If I were trying to accomplish what you are.... I think I might do it in two boards, that could be hard wired and mounted together... the reason being that 'breaking out' the outputs from the driver chip to get to the right pins of the ssr circuits gets messy and convoluted. I might build a one chip, 16 channel grinch on this

http://www.radioshack.com/product/index.jsp?productId=2102845&cp=2032058.2032230.2032265&parentPage=family

and then use stripboard for the ssr board, because it lends itself so well to that. You could solder 8 inch jumpers between the two boards for all the data lines (and for +5v) and mount it all in a cute enclosure.

This is VERY similar to what I just built (I should post pics soon for everyone) but I built a full grinch on that style of proto board... then sent the first 16 lines to the onboard ssrs, and brought the remaining data lines to a connector strip on top for hooking up remote ssrs.

As an interesting 'in case you see one cheap'... I built the whole thing inside an old mac scsi hard drive enclosure... which gave me a 5v power supply on board, plenty of room for both boards and 8 duplex outlets on top, PLUS a centronics port on the back (and mine CAME with an 18" 25 pin parallel to centronics cable...) So the whole thing goes together and looks great sitting on top of the tower. :)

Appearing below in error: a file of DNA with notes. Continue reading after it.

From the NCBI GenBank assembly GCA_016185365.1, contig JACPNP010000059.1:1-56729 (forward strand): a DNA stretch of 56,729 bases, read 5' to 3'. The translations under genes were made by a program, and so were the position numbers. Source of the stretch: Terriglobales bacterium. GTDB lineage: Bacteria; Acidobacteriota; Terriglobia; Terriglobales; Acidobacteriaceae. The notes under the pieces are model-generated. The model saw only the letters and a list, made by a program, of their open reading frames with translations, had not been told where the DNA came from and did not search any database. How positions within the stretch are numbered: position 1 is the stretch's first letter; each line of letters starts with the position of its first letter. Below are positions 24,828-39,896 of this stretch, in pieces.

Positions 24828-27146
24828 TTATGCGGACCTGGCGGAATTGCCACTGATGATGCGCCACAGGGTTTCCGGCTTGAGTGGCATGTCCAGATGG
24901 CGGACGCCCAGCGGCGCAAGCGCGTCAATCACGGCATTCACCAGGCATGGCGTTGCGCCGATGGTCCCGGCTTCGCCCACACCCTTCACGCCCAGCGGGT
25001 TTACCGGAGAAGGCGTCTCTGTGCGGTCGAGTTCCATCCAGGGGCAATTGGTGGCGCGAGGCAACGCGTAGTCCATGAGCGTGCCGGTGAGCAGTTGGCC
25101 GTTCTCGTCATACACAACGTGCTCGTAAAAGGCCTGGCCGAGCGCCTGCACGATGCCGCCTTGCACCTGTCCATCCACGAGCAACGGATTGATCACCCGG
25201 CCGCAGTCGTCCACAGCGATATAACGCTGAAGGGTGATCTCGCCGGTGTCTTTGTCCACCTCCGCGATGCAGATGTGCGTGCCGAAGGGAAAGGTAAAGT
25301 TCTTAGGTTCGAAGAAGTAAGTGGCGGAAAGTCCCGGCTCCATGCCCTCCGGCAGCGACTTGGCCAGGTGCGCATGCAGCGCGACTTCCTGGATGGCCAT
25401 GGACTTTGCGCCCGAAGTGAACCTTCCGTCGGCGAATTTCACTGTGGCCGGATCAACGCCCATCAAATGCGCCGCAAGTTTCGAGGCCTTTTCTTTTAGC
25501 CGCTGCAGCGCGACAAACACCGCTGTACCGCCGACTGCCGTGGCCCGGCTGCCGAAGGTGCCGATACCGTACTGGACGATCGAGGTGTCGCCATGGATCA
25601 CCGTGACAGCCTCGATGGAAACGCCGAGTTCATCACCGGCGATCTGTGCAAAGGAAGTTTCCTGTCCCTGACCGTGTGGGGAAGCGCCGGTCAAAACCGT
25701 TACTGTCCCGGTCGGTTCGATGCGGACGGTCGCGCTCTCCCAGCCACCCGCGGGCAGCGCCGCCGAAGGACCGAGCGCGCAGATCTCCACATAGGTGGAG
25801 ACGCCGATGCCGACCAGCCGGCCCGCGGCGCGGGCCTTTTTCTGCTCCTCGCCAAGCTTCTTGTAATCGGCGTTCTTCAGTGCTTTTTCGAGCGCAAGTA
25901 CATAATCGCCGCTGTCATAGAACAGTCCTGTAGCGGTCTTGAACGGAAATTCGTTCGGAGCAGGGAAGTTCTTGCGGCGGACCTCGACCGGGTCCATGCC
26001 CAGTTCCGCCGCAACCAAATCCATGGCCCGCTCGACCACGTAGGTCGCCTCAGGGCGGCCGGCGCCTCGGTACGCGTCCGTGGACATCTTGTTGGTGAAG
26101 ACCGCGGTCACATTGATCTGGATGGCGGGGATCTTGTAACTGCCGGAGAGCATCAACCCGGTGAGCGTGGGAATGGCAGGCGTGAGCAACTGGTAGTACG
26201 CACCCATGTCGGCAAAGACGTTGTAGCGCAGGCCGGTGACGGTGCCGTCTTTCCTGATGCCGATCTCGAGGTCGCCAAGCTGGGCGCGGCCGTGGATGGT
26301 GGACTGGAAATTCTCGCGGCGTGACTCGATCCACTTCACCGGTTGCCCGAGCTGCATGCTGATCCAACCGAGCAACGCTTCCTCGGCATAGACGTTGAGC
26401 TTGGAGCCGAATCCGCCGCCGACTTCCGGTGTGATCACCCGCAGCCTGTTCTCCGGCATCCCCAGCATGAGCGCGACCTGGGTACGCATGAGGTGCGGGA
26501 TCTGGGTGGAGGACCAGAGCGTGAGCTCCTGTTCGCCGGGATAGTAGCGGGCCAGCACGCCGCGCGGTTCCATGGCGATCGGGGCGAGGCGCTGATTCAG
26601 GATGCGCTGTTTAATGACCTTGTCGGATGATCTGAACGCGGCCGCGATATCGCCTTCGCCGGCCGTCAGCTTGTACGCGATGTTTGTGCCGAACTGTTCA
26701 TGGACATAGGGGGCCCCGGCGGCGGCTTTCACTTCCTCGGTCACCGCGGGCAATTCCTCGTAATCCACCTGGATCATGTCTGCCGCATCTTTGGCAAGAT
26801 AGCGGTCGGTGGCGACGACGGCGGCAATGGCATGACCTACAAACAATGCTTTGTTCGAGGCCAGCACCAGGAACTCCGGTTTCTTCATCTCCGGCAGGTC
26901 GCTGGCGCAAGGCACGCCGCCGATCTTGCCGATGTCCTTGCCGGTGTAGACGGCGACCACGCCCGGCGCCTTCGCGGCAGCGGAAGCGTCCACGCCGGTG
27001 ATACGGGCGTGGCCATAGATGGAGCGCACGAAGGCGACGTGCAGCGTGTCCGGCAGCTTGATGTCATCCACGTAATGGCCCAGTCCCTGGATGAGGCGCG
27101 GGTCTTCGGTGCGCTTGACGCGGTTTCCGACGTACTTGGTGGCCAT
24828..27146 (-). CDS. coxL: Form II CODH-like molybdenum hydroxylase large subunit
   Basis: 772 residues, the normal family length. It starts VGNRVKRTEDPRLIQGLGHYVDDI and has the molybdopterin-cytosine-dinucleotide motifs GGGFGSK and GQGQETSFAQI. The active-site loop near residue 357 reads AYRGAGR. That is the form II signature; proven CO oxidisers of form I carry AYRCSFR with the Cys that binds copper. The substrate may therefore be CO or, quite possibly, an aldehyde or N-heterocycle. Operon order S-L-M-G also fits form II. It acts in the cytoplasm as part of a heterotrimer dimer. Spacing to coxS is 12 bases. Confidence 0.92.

Merry Christmas!

Art

darkforcesjedi
10-07-2008, 06:15 PM
My other concern is how to take the hot, neutral, and ground from a single cord and distribute to 16 outlets. I'd need 8 grounds, 8 neutrals, and preferably 8, but at least 4 hot leads. I was thinking I'd solder some terminals to a piece of stripboard (using an excessive quantity of solder)

dmcole
10-07-2008, 08:25 PM
(I should post pics soon for everyone)

Yes, please.


As an interesting 'in case you see one cheap'... I built the whole thing inside an old mac scsi hard drive enclosure... which gave me a 5v power supply on board, plenty of room for both boards and 8 duplex outlets on top, PLUS a centronics port on the back (and mine CAME with an 18" 25 pin parallel to centronics cable...) So the whole thing goes together and looks great sitting on top of the tower. :)

Merry Christmas!

I thought I had posted a picture of it, but I put my one-watt Vastelec in a LaCie Mac hard drive enclosure ... the LEDs light up when it's transmitting.

Merry Christmas to you too!

\dmc

awhaley
10-08-2008, 02:14 PM
Lol. Let me get it back together dmc, and I'll get around to snapping pics! :)

And Dark... As far as connecting the AC power... it's the first year on my display, so I MAY hate myself later, but I started with an idea I stole from Lithgow Lights

http://www.lithgowlights.com/2008powerboards.html

He bent one of the MT leads on the TRIAC up and soldered and shrink-wrapped it. I extended the idea, and didn't clip the other lead, so it extends 1/4 inch below the board, and I soldered the OTHER end and shrinkwrapped it below the board. So the hot leg gets distributed underneath the board,and each lead that bends up gets attached to an output. Does this make sense? I'll attach a crummy diagram. (As an aside, I ALSO bent up pin 5 on the optos, so the trace under the optos was the only place on the stripboard I had to cut the copper... with one pin bent up on the triac and one on the opto, every thing works out....)